I have been drawing for 38 days. Posting on Instagram. Sending the pictures out into the world. And for the most part these pictures I have drawn have not been good. In fact I would consider most of them failures in the sense they do not look like the actual thing I was drawing.
When I started drawing I thought I would reconnect with an old love and skill of drawing. I thought it would come right back. Like riding a bike. Even though I haven’t ridden a bike in many years I feel confident I could get on a bike and pedal away. Like driving a stick shift. Again, it’s been years but I could start the car. I might stall a few times until I get a good feel for the clutch, but I could zoom off. I thought drawing would be the same.
It is not.
I look back at work I did twenty years ago and by gosh, a tomatoe looks like a tomatoe. Not a hamburger or a kid’s toy. A daisy looks like a gosh darn daisy. Not a pinwheel or a smushed object. And a rock looks like a rock. Not a sea slug or a bowl of pudding or a dead finger. A rock.
So if my goal, in drawing for 100 days, was to make drawings that look like the object I am drawing. Well, I am failing. But. But… if my goal is to draw, to see things I would not otherwise see, to slow down and notice something. Then I am not failing, in fact, I am crushing it.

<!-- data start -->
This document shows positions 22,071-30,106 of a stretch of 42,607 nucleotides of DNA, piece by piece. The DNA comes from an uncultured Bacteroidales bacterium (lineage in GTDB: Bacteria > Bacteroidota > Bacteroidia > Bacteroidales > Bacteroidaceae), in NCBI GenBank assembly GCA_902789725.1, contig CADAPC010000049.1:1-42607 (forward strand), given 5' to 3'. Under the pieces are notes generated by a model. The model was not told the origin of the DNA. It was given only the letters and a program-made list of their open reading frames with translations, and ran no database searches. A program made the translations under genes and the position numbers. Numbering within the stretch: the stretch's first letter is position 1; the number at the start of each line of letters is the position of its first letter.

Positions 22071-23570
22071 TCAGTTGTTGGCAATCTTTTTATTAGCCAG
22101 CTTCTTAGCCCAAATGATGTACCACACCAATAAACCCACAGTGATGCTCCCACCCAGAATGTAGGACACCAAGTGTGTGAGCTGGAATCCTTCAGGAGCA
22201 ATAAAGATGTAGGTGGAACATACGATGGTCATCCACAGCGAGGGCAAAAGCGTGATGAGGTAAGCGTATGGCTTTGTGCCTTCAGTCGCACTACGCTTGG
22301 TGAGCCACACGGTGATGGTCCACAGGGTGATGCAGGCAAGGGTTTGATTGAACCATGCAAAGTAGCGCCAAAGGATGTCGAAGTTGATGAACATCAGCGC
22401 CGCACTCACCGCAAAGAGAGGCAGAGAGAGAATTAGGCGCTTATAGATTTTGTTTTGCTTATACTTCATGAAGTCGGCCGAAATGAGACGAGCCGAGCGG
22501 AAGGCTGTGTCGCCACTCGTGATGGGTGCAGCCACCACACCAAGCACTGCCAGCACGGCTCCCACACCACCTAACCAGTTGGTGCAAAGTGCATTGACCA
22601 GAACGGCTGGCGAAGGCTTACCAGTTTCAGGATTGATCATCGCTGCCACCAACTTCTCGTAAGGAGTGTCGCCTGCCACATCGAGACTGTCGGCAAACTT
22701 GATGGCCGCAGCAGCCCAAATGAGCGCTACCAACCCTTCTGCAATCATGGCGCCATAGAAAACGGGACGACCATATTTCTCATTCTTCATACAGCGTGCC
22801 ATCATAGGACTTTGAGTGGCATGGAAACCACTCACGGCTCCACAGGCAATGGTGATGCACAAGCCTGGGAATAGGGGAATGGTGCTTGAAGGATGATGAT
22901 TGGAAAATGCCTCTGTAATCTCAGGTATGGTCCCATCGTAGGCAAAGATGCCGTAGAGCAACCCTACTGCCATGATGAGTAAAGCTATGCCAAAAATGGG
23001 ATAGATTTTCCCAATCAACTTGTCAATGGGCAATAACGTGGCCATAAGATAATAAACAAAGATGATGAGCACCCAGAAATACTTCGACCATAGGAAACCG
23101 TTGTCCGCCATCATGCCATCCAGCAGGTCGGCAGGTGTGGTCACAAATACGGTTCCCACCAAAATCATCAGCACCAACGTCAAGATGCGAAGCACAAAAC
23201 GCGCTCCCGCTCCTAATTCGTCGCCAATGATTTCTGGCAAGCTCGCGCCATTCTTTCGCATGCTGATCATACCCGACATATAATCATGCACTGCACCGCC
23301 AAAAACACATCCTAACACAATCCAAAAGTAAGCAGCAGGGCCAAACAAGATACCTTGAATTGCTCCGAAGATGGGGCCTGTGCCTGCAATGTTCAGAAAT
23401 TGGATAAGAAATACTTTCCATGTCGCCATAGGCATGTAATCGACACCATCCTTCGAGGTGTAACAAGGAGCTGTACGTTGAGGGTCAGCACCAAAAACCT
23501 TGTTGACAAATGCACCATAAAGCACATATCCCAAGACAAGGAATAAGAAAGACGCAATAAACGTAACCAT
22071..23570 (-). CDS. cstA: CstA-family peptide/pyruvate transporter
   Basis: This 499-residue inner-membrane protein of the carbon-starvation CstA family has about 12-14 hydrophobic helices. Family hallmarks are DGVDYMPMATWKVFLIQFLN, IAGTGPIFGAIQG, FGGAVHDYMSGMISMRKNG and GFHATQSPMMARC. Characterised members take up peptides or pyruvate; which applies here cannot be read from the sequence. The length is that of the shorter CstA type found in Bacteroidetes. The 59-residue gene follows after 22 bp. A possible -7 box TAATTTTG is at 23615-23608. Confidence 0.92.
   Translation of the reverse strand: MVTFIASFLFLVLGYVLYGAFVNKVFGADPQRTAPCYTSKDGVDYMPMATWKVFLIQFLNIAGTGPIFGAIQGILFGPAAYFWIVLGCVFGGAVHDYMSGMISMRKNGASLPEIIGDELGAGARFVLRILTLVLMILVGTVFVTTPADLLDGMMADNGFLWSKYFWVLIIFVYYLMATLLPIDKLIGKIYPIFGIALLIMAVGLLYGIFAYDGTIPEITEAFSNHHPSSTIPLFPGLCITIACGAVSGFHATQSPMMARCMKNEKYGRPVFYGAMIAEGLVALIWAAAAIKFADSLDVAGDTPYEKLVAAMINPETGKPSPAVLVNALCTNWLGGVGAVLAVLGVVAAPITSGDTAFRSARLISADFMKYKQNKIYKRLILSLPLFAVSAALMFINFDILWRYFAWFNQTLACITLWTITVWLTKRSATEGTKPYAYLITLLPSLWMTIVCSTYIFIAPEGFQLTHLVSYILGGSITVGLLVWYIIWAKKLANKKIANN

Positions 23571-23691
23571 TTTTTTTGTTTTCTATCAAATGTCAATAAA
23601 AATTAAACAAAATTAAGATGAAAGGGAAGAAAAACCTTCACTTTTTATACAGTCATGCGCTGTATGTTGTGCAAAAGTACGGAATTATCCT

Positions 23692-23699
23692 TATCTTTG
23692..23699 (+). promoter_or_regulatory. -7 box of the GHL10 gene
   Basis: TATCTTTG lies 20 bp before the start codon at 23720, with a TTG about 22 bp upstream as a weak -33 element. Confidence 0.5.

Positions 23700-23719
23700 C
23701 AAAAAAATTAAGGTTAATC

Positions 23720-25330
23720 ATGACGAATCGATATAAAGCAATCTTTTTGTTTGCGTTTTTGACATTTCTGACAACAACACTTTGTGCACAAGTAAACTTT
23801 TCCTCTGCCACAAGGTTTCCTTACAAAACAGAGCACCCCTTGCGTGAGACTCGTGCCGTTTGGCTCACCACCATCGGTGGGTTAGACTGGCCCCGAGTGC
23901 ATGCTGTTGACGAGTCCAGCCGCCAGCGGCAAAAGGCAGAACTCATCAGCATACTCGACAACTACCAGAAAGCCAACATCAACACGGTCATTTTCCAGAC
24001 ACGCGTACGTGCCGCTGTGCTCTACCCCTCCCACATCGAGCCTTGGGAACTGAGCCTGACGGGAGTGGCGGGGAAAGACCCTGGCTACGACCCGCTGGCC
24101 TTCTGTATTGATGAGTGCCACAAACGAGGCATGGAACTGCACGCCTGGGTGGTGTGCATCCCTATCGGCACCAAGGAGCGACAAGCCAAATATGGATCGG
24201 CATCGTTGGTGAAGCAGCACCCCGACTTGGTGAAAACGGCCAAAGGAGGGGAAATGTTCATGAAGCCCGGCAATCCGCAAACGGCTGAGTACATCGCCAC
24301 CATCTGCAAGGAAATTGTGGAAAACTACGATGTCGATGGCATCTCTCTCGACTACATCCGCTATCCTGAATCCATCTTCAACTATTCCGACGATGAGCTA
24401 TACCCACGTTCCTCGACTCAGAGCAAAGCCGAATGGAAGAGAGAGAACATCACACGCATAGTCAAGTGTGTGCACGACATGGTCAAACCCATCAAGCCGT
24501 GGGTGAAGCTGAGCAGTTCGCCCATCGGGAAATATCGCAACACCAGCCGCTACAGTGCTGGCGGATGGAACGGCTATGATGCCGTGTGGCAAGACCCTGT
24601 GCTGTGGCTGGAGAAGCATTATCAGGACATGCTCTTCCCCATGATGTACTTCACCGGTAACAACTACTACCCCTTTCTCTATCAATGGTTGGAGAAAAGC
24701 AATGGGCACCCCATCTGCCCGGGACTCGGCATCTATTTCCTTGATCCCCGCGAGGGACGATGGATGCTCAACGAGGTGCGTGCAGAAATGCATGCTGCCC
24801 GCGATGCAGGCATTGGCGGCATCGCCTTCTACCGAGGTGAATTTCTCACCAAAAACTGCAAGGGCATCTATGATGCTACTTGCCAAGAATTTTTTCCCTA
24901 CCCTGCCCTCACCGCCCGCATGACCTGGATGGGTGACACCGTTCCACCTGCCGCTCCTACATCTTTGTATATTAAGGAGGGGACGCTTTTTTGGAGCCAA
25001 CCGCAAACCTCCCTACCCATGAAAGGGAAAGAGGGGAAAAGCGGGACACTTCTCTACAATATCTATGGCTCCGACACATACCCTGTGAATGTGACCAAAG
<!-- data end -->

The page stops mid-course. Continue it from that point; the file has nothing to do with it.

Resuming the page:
And here is the other interesting thing that has started to come out of this experiment. It has to do with failing, specifically with failing publicly.
I fear failure.
I don’t like putting things into the world that are not “just right.” I want to wait until it sings to me. But none of these drawings by themselves sing. They phlub or pphhtt or meh. Yet when I add them all together and post them publicly, these small, 10-minute endeavors to draw something, they sing as a group to me. They are beautiful to me in their overall failure to represent what was being drawn.
As unexpected as it is, by failing publicly every day, I am breaking down my fear of failure. I am seeing something beautiful in the group of works that do not sing alone, but together they shine to me. It turns out there can be joy in failure. Because for me, they are growth. They are taking a chance. They are doing the practice every day. Drop by drop.
So if I were my own best friend I would encourage myself to continue failing in many small ways because the outcome is quite unexpected. I feel freer than I did 38 days ago. To take chances. To try something new. To not know what I am doing but jump in anyway. The process has taken me somewhere I did not plan on but am very grateful to be just the same.